The title refers, Butterman explains, not to planets but “the idea of circularity and cycles.” The title takes the 18th-century term “Sinfonia,” in reference to ideas from Baroque music and ornamentation that the composer used.

“It’s not exactly a neo-Baroque piece, but it certainly has some connections to earlier periods,” Butterman says—which led him to the other pieces on the concert program: Shostakovich’s Haydn-esque Symphony No. 9, Tchaikovsky’s Mozartiana and the classically inspired Mendelssohn Violin Concerto.

Boulder Philharmonic with Cirque de la Symphonie. Photo by Glenn Ross.

Boulder Philharmonic with Cirque de la Symphonie. Photo by Glenn Ross.

Cirque de la Symphonie will make its third appearance with the Boulder Philharmonic with two performances, at 2 and 7:30 p.m. April 2. Building off the famed Cirque du Soleil and other cirque programs, the troop presents aerial flyers, acrobats, contortionists, dancers, jugglers, balancers and strongmen choreographed to classical music.

“What I like about them is their ability to appeal very, very broadly to an audience, but to do so while allowing us to present just great classical music,” Butterman says. Based on their previous appearances in Boulder, he says that the audience will “know the basic concept of what they’re going to see, but their repertoire will be different enough that it will be fresh and people will enjoy it.”

The success of the previous sold-out performances led the Boulder Phil to expand to two performances in 2016, adding the 2 p.m. matinee the same day as the evening concert.

Macky Auditorium

Macky Auditorium

The season-ending semi-staged performance of the St. Matthew Passion will also have two performances, 7 p.m. Saturday, April 23, in Macky Auditorium, and at a time and place to be determined on Sunday, April 24. Although it was written as a sacred oratorio, in modern times the St. Matthew Passion has sometimes been staged. One recent notable production, directed by Peter Sellars with conductor Simon Rattle and the Berlin Philharmonic, was imported into the U.S. for performances in New York City last year.

“This piece is positively operatic in its sweep and pacing,” Butterman says. “However, I don’t think its been done (in a staged performance) in Colorado.”

The idea originated with a proposal from Central City Opera for some kind of collaboration with Boulder Phil. After various ideas were discussed, the two groups, along with the Boulder Bach Festival and the CU College of Music, settled on the St. Matthew Passion.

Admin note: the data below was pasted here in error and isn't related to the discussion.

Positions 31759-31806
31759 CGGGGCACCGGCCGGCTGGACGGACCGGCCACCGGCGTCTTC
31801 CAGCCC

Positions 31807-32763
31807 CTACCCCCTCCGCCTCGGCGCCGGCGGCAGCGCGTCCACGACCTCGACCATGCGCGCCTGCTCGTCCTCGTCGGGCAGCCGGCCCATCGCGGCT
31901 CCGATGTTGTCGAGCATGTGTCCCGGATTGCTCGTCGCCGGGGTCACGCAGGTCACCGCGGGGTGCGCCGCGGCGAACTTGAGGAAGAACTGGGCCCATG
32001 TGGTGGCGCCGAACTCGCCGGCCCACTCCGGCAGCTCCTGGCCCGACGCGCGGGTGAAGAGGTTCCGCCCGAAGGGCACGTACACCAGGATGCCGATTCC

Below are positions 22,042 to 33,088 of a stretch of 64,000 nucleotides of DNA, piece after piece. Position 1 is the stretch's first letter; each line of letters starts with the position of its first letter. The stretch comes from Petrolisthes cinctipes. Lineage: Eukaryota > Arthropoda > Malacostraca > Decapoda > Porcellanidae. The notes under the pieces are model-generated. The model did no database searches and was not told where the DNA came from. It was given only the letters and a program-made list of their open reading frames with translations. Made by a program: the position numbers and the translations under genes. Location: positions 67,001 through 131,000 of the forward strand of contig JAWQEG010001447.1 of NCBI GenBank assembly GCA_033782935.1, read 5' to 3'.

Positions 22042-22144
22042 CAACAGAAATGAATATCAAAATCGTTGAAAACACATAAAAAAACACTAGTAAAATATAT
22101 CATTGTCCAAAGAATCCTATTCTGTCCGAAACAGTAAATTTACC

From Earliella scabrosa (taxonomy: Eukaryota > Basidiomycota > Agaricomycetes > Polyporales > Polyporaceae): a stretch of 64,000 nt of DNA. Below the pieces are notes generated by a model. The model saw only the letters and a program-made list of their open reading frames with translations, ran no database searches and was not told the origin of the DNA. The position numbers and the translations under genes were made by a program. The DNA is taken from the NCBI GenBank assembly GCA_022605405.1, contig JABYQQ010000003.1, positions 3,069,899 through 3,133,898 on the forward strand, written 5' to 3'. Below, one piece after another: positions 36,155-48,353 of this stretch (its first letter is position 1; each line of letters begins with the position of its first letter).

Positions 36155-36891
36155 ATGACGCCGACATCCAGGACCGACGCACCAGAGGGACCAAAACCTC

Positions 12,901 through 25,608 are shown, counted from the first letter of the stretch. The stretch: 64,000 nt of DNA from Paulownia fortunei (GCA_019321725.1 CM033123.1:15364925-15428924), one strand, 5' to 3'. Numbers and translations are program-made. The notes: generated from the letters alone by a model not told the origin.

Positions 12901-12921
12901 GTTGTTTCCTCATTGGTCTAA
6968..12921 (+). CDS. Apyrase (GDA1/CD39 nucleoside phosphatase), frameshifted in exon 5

“We’re going to do it at Macky, but we’re going to be able to use the space creatively,” Butterman says. “(Central City Opera General/Artistic Director) Pat Pearce said Central City was looking for was some kind of immersive experience, where the audience feels enveloped in the drama.

“The Bach repertoire is delicate for us, because we are not a chamber orchestra, and there is already an entity in town that has laid claim to that. So if we were ever going to tackle something like this, we had to have a reason that was unique enough and compelling enough, and this potential four-way collaboration would be just that.”

In addition to Butterman and players from the Boulder Philharmonic, the performance will feature choruses from the CU College of Music and the Bach Festival Chorus, specialized instrumentalists from the Bach Festival, and stage direction by Central City Opera. The Macky stage will be modified, similar to what the CU does every year for their Holiday Festival.

In addition to the subscription concerts, the Boulder Philharmonic will offer Discovery Concerts for local elementary students, free “Cafe Phil” open rehearsals at the Dairy Center, and “Nature & Music” guided hikes with the cooperation of Boulder Open Space & Mountain Parks.

Season subscriptions packages are available here. Check the Boulder Philharmonic Web page for more information.

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Boulder Philharmonic Orchestra
2015-2016 Season—Reflections: The Spirit of Boulder

logo2September 13, 2015 (Sunday): Opening Night
Maurice Ravel: Mother Goose Suite
Korine Fujiwara: The Storyteller, with Charles Wetherbee, violin
Sergei Rachmaninoff: Piano Concerto No.2, with Gabriela Montero, piano

CANCELED: October 10, 2015: Gregory Alan Isakov with the Boulder Phil
Gregory Alan Isakov, singer-songwriter, guitar

November 14, 2015: Portraits in Season
Johannes Brahms: Schicksalslied (Song of Destiny), with Boulder Chorale
Charles Denler: Portraits in Season, with Charles Denler, piano; photography by John Fielder
Johannes Brahms: Symphony No. 2

November 27 through November 29, 2015: The Nutcracker with Boulder Ballet

December 20, 2015: Christmas with the Phil, Venue TBD, Boulder
December 21, 2015: Christmas with the Phil, Vilar Performing Arts Center, Beaver Creek
December 22, 2015: Christmas with the Phil, Lone Tree Arts Center, Lone Tree, with Boulder Bach Festival Chorus

January 16, 2016: Dance, American Style (with Boulder Ballet)
January 17, 2016: Dance, American Style, St. Luke’s, Highlands Ranch (without dancers)
William Schuman: New England Triptych
Leonard Bernstein: Symphonic Dances from West Side Story
Aaron Copland: “Prairie Night,” “Waltz” and “Celebration Dance” from Billy the Kid
Aaron Copland: Rodeo (complete ballet), with Boulder Ballet

February 12, 2016 (Friday): Spheres of Influence
Missy Mazzoli: Sinfonia (for Orbiting Spheres), a Music Alive Composer Residency
Dmitri Shostakovich: Symphony No. 9
Pyotr Tchaikovsky: Mozartiana
Felix Mendelssohn: Violin Concerto in E minor, with Anne Akiko Meyers, violin

April 2, 2016: Cirque de la Symphonie (2 p.m. & 7:30 p.m.)

April 23 & 24, 2016: Season Finale
Bach: St. Matthew Passion
Semi-staged production with Central City Opera, Boulder Bach Festival & CU Choruses

NOTE: Edited 22 April to reflect an unexpected change in the season schedule.